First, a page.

A DOCUMENTARY featuring a mosque in Leyton has been criticised by police for giving a distorted picture of Islamic teaching.

Channel 4's Undercover Mosque documentary, broadcast in January, featured Masjid al-Tawhid, in Leyton High Road, alongside other mosques and imams around Britain.

Speeches by Shaykh Suhaib Hassan, senior imam at Masjid-al-Tawhid, were among those used in the programme, which claimed to have uncovered extremist preachers encouraging violence against women, homosexuals and non-Muslims.

But West Midlands Police and the Crown Prosecution Service (CPS) have criticised the documentary's makers Hardcash Productions for editing speeches to make them appear more inflammatory.

Shaykh Hassan's son, Dr Usama Hassan, who is vice-chairman and one of the imams at Masjid al-Tawhid, described the police's assessment as entirely accurate.

He said: "We have given thousands of hours of positive, wholesome, sensible teaching, teaching people to be good citizens as well as good Muslims.

"It's egg on their faces for Dispatches and Hardcash. It was a very poor documentary cobbled together in a great hurry, and hopefully they'll learn from it and be more balanced and professional.

"We should be able to have honest dialogue and that includes criticism. People should be able to politely make their point.

"Journalists have to have a sense of responsibility. Things like this can be as dangerous as religious fanatics causing problems."

Masjid al-Tawhid was not approached by police following the broadcast and has not filed a complaint against Channel 4.

Police have since referred the issue to communications regulator Ofcom.

The Crown Prosecution Service were highly critical of those behind the Channel 4 documentary despite deciding against a criminal prosecution.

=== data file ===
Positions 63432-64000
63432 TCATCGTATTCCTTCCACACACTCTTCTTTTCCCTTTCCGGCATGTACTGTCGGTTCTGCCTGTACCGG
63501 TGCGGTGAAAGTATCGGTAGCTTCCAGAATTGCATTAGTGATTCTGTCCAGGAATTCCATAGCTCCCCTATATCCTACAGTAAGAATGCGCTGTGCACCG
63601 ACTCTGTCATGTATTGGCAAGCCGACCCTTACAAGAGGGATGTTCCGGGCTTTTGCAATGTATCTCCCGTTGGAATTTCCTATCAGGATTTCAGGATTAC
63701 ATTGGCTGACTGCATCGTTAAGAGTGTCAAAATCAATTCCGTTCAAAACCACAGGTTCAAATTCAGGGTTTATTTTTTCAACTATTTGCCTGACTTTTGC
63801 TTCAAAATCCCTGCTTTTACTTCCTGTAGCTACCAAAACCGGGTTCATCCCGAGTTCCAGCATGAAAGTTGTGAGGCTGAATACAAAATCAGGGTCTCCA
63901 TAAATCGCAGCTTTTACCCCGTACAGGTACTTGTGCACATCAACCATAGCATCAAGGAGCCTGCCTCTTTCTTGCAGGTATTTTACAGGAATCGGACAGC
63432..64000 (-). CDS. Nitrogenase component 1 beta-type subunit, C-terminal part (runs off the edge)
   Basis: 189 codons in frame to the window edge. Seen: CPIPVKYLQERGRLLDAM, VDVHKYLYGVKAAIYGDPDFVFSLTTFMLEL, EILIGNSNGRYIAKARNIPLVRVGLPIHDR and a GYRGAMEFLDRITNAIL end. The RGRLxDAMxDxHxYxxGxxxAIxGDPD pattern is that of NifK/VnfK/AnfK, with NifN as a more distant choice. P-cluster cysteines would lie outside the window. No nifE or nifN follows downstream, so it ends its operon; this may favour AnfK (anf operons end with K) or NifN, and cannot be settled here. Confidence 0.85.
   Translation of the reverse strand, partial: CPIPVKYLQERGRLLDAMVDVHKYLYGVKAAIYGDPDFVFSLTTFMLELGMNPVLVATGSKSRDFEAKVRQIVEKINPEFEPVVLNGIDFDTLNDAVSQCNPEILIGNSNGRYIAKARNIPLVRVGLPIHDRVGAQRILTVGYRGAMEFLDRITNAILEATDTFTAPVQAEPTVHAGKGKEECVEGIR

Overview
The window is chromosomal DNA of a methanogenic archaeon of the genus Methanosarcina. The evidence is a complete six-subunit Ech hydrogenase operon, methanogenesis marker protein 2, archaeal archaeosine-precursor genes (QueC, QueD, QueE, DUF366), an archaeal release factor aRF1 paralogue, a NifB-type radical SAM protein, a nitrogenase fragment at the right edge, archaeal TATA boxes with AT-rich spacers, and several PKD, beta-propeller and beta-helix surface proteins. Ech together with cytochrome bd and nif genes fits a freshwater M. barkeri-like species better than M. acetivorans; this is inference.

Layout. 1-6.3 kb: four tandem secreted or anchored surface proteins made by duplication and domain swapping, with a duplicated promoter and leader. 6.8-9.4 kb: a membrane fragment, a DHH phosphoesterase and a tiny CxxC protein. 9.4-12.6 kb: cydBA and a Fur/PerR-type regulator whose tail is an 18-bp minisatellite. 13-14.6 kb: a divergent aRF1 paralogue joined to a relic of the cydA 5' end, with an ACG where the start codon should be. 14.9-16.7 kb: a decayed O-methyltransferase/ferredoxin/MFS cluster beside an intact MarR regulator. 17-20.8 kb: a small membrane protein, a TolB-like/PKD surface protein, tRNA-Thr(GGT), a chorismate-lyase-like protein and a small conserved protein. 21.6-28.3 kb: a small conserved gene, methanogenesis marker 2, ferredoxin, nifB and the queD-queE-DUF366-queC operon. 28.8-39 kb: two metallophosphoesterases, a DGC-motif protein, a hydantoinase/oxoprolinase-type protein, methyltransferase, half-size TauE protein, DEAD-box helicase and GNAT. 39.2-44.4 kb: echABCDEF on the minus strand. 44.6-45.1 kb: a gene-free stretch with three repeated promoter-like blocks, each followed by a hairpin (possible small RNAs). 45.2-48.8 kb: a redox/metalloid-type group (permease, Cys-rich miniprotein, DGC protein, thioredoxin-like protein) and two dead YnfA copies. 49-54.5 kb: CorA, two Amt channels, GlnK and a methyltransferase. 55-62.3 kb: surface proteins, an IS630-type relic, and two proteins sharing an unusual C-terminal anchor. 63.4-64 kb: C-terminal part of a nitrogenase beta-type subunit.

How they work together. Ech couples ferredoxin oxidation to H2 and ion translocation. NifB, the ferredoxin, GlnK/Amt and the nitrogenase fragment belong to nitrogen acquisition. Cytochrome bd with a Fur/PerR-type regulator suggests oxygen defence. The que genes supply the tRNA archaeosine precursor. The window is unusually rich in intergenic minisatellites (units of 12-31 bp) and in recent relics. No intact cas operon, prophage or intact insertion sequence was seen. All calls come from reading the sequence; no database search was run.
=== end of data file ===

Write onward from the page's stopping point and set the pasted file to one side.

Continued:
CPS lawyer Bethan David said: "The splicing together of extracts from longer speeches appears to have completely distorted what the speakers were saying.

"The CPS has demonstrated that it will not hesitate to prosecute those responsible for criminal incitement.

"But in this case we have been dealing with a heavily- edited programme, apparently taking out of context aspects of speeches which in their totality could never provide a realistic prospect of any convictions."

Channel 4 is standing by the programme and criticised what it perceives to be a lack of substance in the police allegations.

Kevin Sutcliffe, Commissioning Editor for Dispatches, said: "We are very confident of successfully defending this unfairness complaint against the programme if Ofcom chooses to consider it.

"West Midlands Police have made a very general allegation of unfairness against the programme and have produced no evidence to support their claims.

"We believe the comments made in the film speak for themselves - several speakers were clearly shown making abhorrent and extreme comments. Many of these comments were made in DVDs and in internet broadcasts which Channel 4 had no involvement in producing and which are available for public consumption.

"This was a thorough and detailed documentary, made over nine months, which allowed these comments to be seen in a fuller context. All the speakers featured were offered a right to reply and none denied making these comments, nor have any of them complained to Ofcom to our knowledge.

"Channel 4 was fully aware of the sensitivities surrounding the subject matter, particularly its effect on community relations. However, we believe there was a greater public interest in exposing what was being preached in the name of Islam in some mainstream British mosques."